Tuesday's announcement shutting down indoor dining in San Francisco did not come as a complete surprise to some chefs — and it confirmed fears that many had about jumping on the bandwagon and rehiring staff when indoor dining first began at limited capacity six weeks ago.
Now, as frigid fall nights are suddenly upon us and outdoor eating has suddenly become a lot less appealing, restaurants are facing yet another financial nightmare that just a few weeks ago they thought they might be able to avert. Mayor London Breed and Public Health Director Dr. Grant Colfax felt optimistic enough about the city's COVID metrics on October 20 to announce that an expansion to 50% capacity could be coming by Election Day. But just as quickly as those hopes were raised across the local restaurant industry, they were dashed when Breed and Colfax reversed themselves ten days later, noting a rise in cases. Fast-forward another ten days, and they decided along with Health Officer Dr. Tomás Aragón that all indoor dining must stop for an indefinite period of time.
"“This rollback will be extremely tough for our restaurants and bars who are already struggling to make ends meet, but we must work together to contain this virus, trust the science before us, and once again flatten this curve," said Joaquín Torres, Director of the Office of Economic and Workforce Development, in a statement Tuesday. "Our economy and the thousands of employees that need and depend on this work rests with each of us to do our part." Torres noted that the city had made some funds available in the form of small-business loans and grants for parklet construction, and it is waiving some taxes and fees.
Eater spoke with a number of chefs and restaurant owners who expressed a range of emotions about the announcement. Longtime SF restaurateur George Chen, who owns China Live and its upstairs fine-dining counterpart Eight Tables, said, "We were just getting back on our feet." Chen now has to close Eight Tables entirely after reopening it just weeks ago when indoor dining was allowed.
Josef Betz, the owner of The House of Prime Rib — which booked up all of its available tables through the holidays when Betz announced its reopening — tells Eater that the city's decision is "overkill," and one made by people who never had to make a payroll.
One question that restaurant owners will be asking more loudly in the coming weeks as they struggle to make ends meet is whether the city has specific evidence of the dangers of limited-capacity indoor dining, when it comes to virus spread.
"We understand the rate of cases increasing (the slope of the curve) is steeper than our last wave in the summer, and that this caused real concerns by Dr. Aragon and Dr. Colfax as to the possibility that our healthcare system could easily become overwhelmed," said the Golden Gate Restaurant Association in a statement. "While there seems to be no reported causal link between dining inside in San Francisco restaurants and the increased San Francisco case numbers, we continue to remind our members to follow all COVID-19 safe practices and guidelines."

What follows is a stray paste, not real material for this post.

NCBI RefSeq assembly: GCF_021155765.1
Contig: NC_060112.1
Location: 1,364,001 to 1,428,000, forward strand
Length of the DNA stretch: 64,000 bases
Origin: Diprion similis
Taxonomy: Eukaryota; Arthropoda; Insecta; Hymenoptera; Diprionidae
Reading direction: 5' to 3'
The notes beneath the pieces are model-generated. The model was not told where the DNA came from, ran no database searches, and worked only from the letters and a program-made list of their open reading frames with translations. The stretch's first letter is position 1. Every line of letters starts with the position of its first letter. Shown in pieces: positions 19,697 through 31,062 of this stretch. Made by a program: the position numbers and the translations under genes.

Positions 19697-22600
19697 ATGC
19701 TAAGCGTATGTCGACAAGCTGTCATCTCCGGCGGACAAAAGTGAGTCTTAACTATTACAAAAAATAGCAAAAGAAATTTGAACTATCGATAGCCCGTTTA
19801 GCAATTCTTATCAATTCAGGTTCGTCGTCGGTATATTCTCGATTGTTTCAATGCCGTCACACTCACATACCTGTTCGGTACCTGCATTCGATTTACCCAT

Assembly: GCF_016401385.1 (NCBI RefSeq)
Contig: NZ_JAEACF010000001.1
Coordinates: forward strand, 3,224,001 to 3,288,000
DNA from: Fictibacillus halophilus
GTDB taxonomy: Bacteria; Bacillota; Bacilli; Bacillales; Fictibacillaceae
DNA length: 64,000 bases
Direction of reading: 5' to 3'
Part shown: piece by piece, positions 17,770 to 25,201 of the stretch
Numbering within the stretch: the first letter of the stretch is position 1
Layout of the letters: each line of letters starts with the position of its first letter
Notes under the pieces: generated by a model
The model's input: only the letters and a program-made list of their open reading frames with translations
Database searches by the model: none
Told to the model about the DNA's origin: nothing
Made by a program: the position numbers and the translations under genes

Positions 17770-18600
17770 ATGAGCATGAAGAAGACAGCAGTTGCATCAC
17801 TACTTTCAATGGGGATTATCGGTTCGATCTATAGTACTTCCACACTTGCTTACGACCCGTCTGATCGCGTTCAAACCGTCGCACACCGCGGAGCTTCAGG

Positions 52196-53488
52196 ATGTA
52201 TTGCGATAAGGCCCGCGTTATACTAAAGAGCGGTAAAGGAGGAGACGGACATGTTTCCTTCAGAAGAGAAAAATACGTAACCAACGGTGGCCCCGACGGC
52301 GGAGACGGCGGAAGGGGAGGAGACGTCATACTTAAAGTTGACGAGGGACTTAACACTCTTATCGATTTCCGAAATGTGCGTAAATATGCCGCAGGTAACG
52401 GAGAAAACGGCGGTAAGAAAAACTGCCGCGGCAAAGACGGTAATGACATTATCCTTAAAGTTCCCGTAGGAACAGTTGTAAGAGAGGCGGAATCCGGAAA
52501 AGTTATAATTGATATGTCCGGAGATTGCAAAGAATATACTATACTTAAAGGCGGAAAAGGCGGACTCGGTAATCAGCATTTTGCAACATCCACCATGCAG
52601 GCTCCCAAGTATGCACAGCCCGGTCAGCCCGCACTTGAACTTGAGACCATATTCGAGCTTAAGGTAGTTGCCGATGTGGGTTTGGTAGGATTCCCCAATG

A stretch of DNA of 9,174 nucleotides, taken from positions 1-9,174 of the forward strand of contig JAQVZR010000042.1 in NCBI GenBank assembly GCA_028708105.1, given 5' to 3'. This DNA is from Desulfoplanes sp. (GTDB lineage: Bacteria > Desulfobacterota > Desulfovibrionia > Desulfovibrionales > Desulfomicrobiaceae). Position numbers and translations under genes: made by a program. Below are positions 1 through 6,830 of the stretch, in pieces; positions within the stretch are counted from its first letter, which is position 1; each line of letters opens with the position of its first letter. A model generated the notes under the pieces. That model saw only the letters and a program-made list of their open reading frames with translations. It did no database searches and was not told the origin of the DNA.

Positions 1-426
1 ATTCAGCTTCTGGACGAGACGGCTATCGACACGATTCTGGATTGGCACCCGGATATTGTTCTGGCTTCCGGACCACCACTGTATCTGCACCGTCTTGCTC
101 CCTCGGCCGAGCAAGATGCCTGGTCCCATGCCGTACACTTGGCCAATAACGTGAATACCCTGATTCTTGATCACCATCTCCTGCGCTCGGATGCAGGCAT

Benu chef Corey Lee expressed frustration at the decision after just reopening his Michelin three-star dining room several weeks ago. In a statement to Eater, Lee says, "I think the city failed us by not doing a better job monitoring the various businesses that have been allowed to reopen. The fact is some restaurants are operating even more safely than what’s required by the local guidelines, and they should be allowed to operate in some capacity. Others are following them very loosely and should be penalized or closed down."
Not all restaurateurs are openly angry, and some say they half expected this and they're taking it in stride.
John's Grill owner John Konstin Jr. tells the Chronicle that he was already looking into weather-proofing his outdoor dining area, and he looks forward to welcoming guests back indoors when it's allowed.
Stuart Brioza, chef-owner of State Bird Provisions, The Progress, and the new Anchovy Bar, tells Eater, "Hopeless optimism has been my mantra. We’ve got to hold tight and stay positive. Otherwise, what am I going to do? I can’t work from home. And neither can my staff."
He supports the city's decision, and says he'll try to make it work with the outdoor setups he has — likely expanding to seven days a week from five in order to bring in more revenue.
"If that’s what it takes to get ahead of [the virus], then we’re all in," Brioza says.
Photo of Benu via OpenTable